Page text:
I write this for journalists, first year economics students, and the general (non-economist) public. Yes I'm being pedantic. But I hope it helps. I'm trying to clear up a very common confusion in how we talk about inflation.
Your car has an odometer, which measures kilometers driven. And your car has a speedometer, which measures kilometers per hour.
The CPI price level is like the odometer. It tells you how high the price level is (compared to some arbitrary base year, which is set at 100 for convenience).
The CPI inflation rate is like the speedometer. It tells you how quickly the price level is rising (usually per year).
[OK, assume your car is a vertical rocket ship, or at least pointing uphill, if that helps. And the CPI is just the price of a basket of goods, so it averages out the prices of the individual goods.]
The only difference is that Statistics Canada only checks the odometer once a month. And the speedometer (usually) measures how many kilometers traveled per year, compared to the same month last year (so they don't have to worry about seasonal adjustment). And the speedometer can record a negative speed, which means the car is going in reverse and the odometer is going backwards (remember Ferris Bueller?)
If you say "the Consumer Price Index (CPI) rose by 1.2% in November, compared to 0.9% in October and 1% in September" that actually means something quite different from what you probably think it means or meant to say. [That's an actual quote from a UK newspaper, except I have substituted the actual 1.2% for the 1.1% economists had predicted.]
If you take that quote literally, it means that the price level was [a little more than] 3.1% higher in November 2016 than in August 2016. And if the price level rises by 3.1% every 3 months or quarter year, that means the inflation rate is [above] 12.4% per year. Which is a very high inflation rate for any non-basket case country. [Ignore the stuff in square brackets; it's just to keep the math nerds off my back, because a 10% increase followed by another 10% increase adds up to a 21% increase not 20%.]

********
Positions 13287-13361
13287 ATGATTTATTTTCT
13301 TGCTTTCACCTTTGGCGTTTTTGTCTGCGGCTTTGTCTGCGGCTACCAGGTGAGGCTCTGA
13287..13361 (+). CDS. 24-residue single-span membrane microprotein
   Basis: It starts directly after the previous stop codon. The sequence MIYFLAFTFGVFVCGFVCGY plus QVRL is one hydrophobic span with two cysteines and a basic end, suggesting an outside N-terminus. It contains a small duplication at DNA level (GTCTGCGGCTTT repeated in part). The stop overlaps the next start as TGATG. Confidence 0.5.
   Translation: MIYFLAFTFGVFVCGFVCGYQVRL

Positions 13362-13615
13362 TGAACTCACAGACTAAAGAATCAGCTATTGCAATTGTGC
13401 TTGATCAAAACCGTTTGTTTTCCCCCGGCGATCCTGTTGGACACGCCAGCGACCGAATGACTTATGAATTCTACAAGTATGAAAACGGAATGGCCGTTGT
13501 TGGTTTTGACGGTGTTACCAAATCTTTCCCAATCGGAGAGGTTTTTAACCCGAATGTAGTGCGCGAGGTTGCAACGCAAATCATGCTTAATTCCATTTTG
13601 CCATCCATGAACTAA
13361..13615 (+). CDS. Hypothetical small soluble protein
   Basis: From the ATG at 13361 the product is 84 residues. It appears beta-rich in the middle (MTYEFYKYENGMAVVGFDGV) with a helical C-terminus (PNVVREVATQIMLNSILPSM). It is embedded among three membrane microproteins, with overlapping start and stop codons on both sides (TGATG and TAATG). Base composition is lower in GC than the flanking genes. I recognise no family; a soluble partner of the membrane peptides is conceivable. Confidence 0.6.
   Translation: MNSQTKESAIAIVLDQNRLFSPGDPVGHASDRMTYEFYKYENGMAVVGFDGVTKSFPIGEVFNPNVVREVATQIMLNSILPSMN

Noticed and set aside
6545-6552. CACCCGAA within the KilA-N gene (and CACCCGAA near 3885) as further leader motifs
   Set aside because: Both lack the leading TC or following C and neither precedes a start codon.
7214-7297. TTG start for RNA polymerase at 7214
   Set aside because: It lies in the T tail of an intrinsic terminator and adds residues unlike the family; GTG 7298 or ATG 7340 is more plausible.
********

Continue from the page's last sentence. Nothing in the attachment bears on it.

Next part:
What actually happened, and what the journalist presumably meant to say, was this:
This is the long way of writing it: "The CPI price level rose by 1.2% from November 2015 to November 2016; it rose by 0.9% from October 2015 to October 2016; it rose by 1% from September 2015 to September 2016"
This is the short way of writing it: "The 12 month CPI inflation rate was 1.2% in November, compared to 0.9% in October and 1% in September"
Inflation was low, and below the Bank of England's target.
The CPI price level rose in all three of those months, compared to the same month one year before. The 12 month CPI inflation rate did rise from October to November, but it fell from September to October.
A rising price level means the inflation rate is positive. Your car is going forward and the odometer is rising.
A rising inflation rate means the price level is rising more and more quickly. Your car is accelerating and the speedometer is rising.
A falling price level means that the inflation rate is negative. Your car is going backward and the odometer is falling. Another word for this is deflation.
A falling inflation rate means the price level is rising more and more slowly. Your car is decelerating and the speedometer is falling. Another word for this is disinflation.